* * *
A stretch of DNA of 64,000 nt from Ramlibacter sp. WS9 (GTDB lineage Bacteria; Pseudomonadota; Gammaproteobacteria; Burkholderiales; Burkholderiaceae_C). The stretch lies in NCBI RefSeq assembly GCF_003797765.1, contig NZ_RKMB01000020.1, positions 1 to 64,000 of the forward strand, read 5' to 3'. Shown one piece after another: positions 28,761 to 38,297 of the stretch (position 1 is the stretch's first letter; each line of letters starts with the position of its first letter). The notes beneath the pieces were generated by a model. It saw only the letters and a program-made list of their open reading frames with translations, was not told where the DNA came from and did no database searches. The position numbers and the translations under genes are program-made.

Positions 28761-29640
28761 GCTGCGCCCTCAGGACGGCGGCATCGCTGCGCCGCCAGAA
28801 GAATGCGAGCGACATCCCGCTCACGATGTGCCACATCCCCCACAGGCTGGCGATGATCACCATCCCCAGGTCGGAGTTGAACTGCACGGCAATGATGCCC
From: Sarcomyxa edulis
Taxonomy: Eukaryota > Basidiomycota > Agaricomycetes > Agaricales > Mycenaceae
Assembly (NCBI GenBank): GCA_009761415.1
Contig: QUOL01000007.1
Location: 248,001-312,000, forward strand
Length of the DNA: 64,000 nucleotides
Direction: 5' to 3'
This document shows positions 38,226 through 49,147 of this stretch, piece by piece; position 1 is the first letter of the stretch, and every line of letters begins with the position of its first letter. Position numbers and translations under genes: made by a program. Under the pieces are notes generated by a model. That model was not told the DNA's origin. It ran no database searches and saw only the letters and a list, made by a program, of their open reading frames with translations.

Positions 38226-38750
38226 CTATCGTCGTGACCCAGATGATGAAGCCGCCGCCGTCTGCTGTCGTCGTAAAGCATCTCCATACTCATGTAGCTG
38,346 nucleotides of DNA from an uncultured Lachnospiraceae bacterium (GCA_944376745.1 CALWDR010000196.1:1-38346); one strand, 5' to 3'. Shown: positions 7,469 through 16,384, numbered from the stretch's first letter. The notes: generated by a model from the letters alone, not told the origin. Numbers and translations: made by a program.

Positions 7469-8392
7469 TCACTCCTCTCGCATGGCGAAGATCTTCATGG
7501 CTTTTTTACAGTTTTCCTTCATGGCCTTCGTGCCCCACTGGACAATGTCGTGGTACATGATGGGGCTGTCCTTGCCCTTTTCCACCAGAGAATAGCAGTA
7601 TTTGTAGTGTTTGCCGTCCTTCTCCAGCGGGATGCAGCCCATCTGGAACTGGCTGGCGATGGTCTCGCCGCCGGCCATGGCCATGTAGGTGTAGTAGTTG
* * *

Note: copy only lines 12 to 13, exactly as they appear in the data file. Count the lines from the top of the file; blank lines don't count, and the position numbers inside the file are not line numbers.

This document shows positions 38,226 through 49,147 of this stretch, piece by piece; position 1 is the first letter of the stretch, and every line of letters begins with the position of its first letter. Position numbers and translations under genes: made by a program. Under the pieces are notes generated by a model. That model was not told the DNA's origin. It ran no database searches and saw only the letters and a list, made by a program, of their open reading frames with translations.

Positions 38226-38750